Chronic liver disease in the hispanic population of the united states

Andres F. Carrion, Ravi Ghanta, Olveen Carrasquillo, Paul Martin

Research output: Contribution to journalReview article

54 Scopus citations

Abstract

Chronic liver disease is a major cause of morbidity and mortality among Hispanic people living in the United States. Environmental, genetic, and behavioral factors, as well as socioeconomic and health care disparities among this ethnic group have emerged as important public health concerns. We review the epidemiology, natural history, and response to therapy of chronic liver disease in Hispanic patients. The review covers nonalcoholic fatty liver disease, viral hepatitis B and C, coinfection of viral hepatitis with human immunodeficiency virus, alcoholic cirrhosis, hepatocellular carcinoma, autoimmune hepatitis, and primary biliary cirrhosis. For most of these disorders, the Hispanic population has a higher incidence and more aggressive pattern of disease and overall worse treatment outcomes than in the non-Hispanic white population. Clinicians should be aware of these differences in caring for Hispanic patients with chronic liver disease.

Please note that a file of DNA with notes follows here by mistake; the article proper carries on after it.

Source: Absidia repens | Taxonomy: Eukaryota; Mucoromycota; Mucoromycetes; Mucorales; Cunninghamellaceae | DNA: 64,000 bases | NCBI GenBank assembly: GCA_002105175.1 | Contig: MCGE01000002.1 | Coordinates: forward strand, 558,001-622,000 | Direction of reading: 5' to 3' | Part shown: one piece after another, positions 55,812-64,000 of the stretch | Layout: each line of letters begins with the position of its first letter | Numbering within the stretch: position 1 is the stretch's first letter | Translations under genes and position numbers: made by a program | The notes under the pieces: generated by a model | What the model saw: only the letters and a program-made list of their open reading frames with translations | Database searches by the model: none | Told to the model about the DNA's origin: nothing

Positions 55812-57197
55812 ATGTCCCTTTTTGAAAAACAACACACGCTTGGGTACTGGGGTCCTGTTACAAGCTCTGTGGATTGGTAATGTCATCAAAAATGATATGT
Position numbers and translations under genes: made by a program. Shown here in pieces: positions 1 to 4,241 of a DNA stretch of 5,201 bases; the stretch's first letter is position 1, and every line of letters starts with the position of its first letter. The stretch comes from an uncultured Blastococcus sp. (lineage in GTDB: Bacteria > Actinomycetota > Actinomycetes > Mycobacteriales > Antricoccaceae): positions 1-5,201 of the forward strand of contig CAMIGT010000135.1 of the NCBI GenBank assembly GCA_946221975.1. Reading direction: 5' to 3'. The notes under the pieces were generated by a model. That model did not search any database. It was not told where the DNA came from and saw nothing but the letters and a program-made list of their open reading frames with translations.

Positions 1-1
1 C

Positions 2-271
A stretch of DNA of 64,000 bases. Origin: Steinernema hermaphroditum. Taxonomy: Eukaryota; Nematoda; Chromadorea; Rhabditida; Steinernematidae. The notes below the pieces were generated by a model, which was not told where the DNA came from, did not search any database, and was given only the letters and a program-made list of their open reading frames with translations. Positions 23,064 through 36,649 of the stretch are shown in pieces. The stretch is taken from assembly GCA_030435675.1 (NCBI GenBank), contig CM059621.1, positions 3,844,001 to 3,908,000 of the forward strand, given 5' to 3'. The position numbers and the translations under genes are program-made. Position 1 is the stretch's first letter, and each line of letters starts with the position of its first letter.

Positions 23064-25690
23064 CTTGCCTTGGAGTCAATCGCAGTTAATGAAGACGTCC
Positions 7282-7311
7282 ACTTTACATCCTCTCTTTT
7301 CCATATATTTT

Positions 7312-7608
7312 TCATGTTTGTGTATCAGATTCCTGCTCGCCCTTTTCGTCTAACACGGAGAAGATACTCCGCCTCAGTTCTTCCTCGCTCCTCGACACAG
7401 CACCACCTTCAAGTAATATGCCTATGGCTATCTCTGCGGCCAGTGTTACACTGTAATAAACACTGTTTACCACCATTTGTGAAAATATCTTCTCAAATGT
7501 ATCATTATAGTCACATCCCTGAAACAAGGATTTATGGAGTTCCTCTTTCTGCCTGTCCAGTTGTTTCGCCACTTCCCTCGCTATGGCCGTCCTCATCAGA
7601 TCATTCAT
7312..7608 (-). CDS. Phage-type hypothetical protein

Original languageEnglish (US)
Pages (from-to)834-841
Number of pages8
JournalClinical Gastroenterology and Hepatology
Volume9
Issue number10
DOIs
StatePublished - Oct 1 2011

Keywords

  • Epidemiology
  • Ethnicity
  • Fibrosis
  • Latino
  • Race
  • Risk

ASJC Scopus subject areas

  • Gastroenterology
  • Hepatology

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